Monday, December 19, 2011
Tuesday, December 06, 2011
Sunday, November 27, 2011
Monday, November 21, 2011
Tuesday, November 08, 2011
Thursday, September 22, 2011
Tuesday, August 09, 2011
Friday, July 01, 2011
A friend of mine tried to say that she was not awesome. She is a humble person and it probably embarrassed her that I would use such a descriptor for her. Her self-deprecating response gave me pause to wonder.
Does God create crap?
God creates AWEsomely. God is awe inspiring. God’s creation as it reveals God to us is awe compelling. You and I as part of God’s creation are involved in the inculcation of AWE. Upon being present with a newborn baby, so often is the response, “awwwwwwe.”
We all have the awesomeness breathed into us. It seems to be how we exhale as to our articulation and demonstration of AWE. So yeah - you, my friend, are awesome. Oh and you act like it too.
I know she gets this. As I said, she is humble. Do you? Do I?
And what is it like to be that AWEsome? Does your hair stand on end? Do you sleep more soundly? Do you shine? Is it addictive? Does anyone notice? Is it better than your favorite food? let me know - I’d love to hear!
Wednesday, June 08, 2011
June 2011 marks the 10 year anniversary of my ministry at First Christian Church (Disciples of Christ) in Edwardsville, Illinois. I know this because my son was born three days after my first sermon. He turns 10 on Monday.
It has been a joy that I am able to raise my son in the same church such a length of time. It is not as common as many would hope for the children of ministers. I can see the benefits as tonight he and I walked on the newly paved church parking lot, paid for in part with money that my son is donating to the capital campaign. His pledge was not the largest received by the church. However his fulfillment of that pledge is shaping his life.
Since entering ministry, I have wanted to serve in a long-term situation of service. It has been a belief of mine that long-term ministry is most healthy for congregations and ministers. My experience with the wonderful people who participate with our congregation has confirmed my wish and hope.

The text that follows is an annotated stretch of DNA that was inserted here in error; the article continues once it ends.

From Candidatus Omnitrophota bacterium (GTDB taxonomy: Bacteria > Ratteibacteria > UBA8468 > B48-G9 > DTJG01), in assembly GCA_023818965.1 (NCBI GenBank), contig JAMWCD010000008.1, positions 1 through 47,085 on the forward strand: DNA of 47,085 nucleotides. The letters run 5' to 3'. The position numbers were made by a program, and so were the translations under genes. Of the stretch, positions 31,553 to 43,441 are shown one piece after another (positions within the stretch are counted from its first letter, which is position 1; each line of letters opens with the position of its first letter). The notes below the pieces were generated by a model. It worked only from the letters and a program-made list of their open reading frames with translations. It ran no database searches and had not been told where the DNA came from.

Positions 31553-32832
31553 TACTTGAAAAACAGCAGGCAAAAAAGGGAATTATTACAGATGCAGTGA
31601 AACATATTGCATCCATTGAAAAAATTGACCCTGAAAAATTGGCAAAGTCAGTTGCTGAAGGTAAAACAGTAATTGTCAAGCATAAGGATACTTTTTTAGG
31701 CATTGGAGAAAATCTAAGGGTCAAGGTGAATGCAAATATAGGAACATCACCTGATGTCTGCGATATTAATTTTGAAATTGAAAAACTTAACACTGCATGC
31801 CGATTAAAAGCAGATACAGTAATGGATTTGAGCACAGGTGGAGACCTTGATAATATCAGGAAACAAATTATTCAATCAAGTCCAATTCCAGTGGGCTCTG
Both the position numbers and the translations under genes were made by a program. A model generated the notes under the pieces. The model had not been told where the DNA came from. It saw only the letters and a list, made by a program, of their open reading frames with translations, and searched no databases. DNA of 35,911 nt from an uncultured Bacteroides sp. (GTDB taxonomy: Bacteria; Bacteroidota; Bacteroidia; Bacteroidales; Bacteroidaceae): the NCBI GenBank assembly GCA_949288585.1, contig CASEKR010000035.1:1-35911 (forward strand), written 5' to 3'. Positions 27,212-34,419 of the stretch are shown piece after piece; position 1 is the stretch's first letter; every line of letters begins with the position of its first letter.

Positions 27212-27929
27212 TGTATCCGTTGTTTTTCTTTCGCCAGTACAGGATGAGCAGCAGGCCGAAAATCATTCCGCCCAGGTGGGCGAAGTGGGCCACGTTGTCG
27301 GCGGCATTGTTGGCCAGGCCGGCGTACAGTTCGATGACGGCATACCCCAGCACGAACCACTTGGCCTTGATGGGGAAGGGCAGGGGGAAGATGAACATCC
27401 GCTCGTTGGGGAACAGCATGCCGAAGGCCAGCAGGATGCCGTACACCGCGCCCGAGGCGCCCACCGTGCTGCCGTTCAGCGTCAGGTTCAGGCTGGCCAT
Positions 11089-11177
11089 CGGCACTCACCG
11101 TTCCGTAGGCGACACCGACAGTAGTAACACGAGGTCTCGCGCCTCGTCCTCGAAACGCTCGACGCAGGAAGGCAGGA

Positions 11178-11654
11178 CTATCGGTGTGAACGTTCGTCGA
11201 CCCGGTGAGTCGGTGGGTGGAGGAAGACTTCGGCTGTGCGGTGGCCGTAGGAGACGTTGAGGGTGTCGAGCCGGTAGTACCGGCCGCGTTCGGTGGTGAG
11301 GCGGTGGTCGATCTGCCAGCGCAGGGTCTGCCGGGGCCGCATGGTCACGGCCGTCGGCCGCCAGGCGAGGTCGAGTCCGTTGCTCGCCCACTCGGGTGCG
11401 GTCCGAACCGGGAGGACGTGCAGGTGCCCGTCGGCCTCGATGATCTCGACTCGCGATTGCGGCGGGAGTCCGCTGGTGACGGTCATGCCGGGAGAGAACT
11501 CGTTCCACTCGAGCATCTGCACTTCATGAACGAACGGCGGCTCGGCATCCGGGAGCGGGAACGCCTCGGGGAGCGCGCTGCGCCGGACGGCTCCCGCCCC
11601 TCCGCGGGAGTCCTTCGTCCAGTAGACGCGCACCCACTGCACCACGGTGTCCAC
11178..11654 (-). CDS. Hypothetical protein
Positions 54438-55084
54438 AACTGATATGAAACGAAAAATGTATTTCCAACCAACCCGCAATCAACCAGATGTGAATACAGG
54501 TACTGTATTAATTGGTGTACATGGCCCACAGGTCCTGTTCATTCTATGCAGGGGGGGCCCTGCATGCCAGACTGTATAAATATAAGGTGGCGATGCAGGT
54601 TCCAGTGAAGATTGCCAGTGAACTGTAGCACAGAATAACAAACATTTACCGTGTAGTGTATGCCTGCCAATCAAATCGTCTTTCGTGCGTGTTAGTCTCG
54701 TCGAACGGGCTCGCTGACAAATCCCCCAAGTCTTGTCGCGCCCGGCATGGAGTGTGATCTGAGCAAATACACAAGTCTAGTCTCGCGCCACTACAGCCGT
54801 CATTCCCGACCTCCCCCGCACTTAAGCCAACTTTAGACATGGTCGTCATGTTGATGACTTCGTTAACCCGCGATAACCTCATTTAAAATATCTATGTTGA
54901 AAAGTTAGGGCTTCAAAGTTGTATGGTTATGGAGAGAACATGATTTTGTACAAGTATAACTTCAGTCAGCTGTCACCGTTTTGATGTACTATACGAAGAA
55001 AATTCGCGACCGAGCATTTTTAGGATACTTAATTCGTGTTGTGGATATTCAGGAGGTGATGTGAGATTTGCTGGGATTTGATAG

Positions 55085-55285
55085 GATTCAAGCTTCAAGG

We have accomplished amazing things with the help of God. Some achievements were goals we explicitly worked toward. Others were serendipitous experiences of God’s grace and blessing. Many could not have been celebrated without a long term relationship of God, minister and congregation.
I might say the key to success has been the trust and confidence, knowledge and love that has been uniquely shared over 10 years. While that is in part true, there is something more. Understand that not all 120 months have been a bed of roses. Along the way the congregation and I have at times leaned more heavily upon the other or possibly disappointed the other. That is the reality of human relationships. Sometimes we simply enjoyed seasons of rest. Even God has taken a turn or two at stirring us from the compliancy of familiarity. The “more than” which I will and do forever cherish is that our relationship has continued to grow, continued to remain in dialogue, continued to share ministry. We continually find moments of celebration that God has blessed us with vibrant ministry and vital relationships of faith.
I know of congregations and clergy who do not enjoy this quality or quantity of relationship. The negative impact upon ministry is disheartening. I wish for them what I enjoy here, a context of ministry that continues to provide challenges and room for growth - for myself and all who participate in our community of faith. The results are a deepening love for God, neighbor and self.
I thought I would celebrate this anniversary with a listing of accomplishments but that seems rather prideful or at least out of place. I wondered about listing the folks who have meant so much along the journey such as members and participants, student ministers and colleagues, mentors and my family. Alas I fear I would forget a name and they all deserve my gratitude and love.